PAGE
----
Most efficient CUDA 280GTX node

I’m looking at building two CUDA 280GTX nodes for testing and wanted to know what’s the maximum number of 280 you can fit into a box before you start loosing efficiency due to overhead. I’ve seen 3 of these cards in a single box before but I think you end up losing half of your band-with on two of the cards because of the 16/8/8 bus layout. I could be wrong though but thats what I’m wondering.

Also is it more cost effective to build single 280 nodes over nodes that have more than one card in them? due to the addition cost of the MB and PSU.


It depends on your motherboard. Isn’t a Skulltrail box full 16 lanes for each of 4 slots?

But also, is PCIe bandwith REALLY a bottleneck worry? I’m curious what application could saturate in practice.

They’re not double-wide slots, if I remember correctly, and aren’t you limited to PCIe Gen1?

Now, if you’re at NVISION, stop by the NV booth–we’re demoing a four-GT200 (one GTX 280 and three Tesla C1060) system running NAMD and VMD. I’ve done a rather obscene amount of research into building systems like this (I actually built this one over the past month or so), so I’d be more than happy to talk to you about how it works and what it uses. If you’re not at NVISION, you’re more than welcome to email or PM me about this.

Depends on your application.

If there is a large amount of data to get to the cards (ie: I/O bound), you’re realistically looking at 2. The 3-way SLI boards have the 3rd slots off of the south bridge so you’ll bottleneck there. Check out nVidia’s diagrams and docs for the 790i Ultra SLI, Intel’s P45 and X48. Forget Skulltrail. One thing all the people who drool over it fail to recognize is that the PCIe slots have 1.1a lanes meaning half the frequency (and throughput) of 2.0 lanes. Further it uses DDR2 800mhz. Two bottlenecks right there. Get a nice motherboard with 2 16 lane PCIe 2.0 slots off of the north bridge and DDR3 1800+, end of story.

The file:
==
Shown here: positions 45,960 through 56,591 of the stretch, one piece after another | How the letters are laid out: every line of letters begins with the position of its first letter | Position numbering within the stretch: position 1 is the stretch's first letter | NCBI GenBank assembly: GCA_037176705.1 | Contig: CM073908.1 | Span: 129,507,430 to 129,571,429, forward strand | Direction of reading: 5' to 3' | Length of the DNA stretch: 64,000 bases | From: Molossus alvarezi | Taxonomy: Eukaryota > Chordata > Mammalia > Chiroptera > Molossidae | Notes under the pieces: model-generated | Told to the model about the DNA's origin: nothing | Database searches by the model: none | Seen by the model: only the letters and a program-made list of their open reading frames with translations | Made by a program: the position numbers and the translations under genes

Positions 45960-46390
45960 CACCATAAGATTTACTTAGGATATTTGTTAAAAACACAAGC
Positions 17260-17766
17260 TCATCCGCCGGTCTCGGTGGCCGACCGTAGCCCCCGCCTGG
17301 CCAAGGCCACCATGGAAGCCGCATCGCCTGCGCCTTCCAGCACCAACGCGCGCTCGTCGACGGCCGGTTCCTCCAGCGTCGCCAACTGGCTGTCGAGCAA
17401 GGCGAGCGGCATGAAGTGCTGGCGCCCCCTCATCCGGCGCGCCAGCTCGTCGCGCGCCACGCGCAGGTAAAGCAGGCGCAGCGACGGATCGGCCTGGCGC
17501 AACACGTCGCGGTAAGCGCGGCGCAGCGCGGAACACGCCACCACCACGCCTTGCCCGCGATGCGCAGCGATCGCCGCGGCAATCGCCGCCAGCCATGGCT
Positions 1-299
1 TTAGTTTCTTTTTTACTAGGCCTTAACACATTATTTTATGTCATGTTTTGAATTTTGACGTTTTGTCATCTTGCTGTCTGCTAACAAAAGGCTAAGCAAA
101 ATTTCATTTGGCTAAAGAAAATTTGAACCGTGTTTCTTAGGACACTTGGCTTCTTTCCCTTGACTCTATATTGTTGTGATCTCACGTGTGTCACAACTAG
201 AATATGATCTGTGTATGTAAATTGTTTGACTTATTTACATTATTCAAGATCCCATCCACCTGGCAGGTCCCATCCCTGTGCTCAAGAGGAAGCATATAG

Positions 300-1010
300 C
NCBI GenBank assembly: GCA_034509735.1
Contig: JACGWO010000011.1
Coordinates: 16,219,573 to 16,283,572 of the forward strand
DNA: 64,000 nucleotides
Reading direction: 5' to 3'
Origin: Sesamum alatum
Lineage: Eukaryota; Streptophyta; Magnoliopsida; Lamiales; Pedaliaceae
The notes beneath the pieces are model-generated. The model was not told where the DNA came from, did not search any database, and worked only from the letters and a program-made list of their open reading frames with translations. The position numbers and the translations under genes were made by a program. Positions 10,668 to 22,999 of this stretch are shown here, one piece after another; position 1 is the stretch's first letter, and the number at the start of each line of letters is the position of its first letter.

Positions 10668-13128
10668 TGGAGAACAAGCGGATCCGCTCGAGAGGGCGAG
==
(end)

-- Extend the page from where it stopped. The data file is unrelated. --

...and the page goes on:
Raw crunching with little I/O? Anything that mechanically fits a GTX 280 and is wired for any number of lanes. There are a few motherboards that do 16x, 16x, 8x, 8x (note the last two are off the southbridge).

Hope this helps,


I have an implementation of Block Wiedemann that requires matrix vector products to be computed on blocks of vectors that are ~4gb combined and a matrix that is ~16.5gb. So yeah, its I/O bound and I have to do the DMA memory shuffle. But it also runs ~20x faster than doing the same on all four cores of the Q9450 in the system.

Hmm, I’ll have to pass by again. I did not realize it when I saw the system. 4 cards is indeed impressive, I was just looking at those nice molecules on the screen…

Thanks a lot for the help =)

I wish I was at NVISION this year but I could not get the time off work. Well I’ll defiantly be there next year and I’ll drop a line.

I’m not sure this is a fair evaluation of Skulltrail. It has four 16x PCIe 1.1 slots and will take double-width cards in three of them. Also the i5400 northbridge it uses does provide two 16x PCIe 2.0 interfaces so its possible that the total bandwidth is still there but divided between four slots instead of two (I’m not sure about that though - I think the switches may only support PCIe 1.1 on the upstream side as well as the downstream side). Finally I don’t think the point about memory bandwidth is valid since Skulltrail uses quad-channel memory.

Having said that my Skulltrail board is still in its box and I’m using regular i5400 boards instead.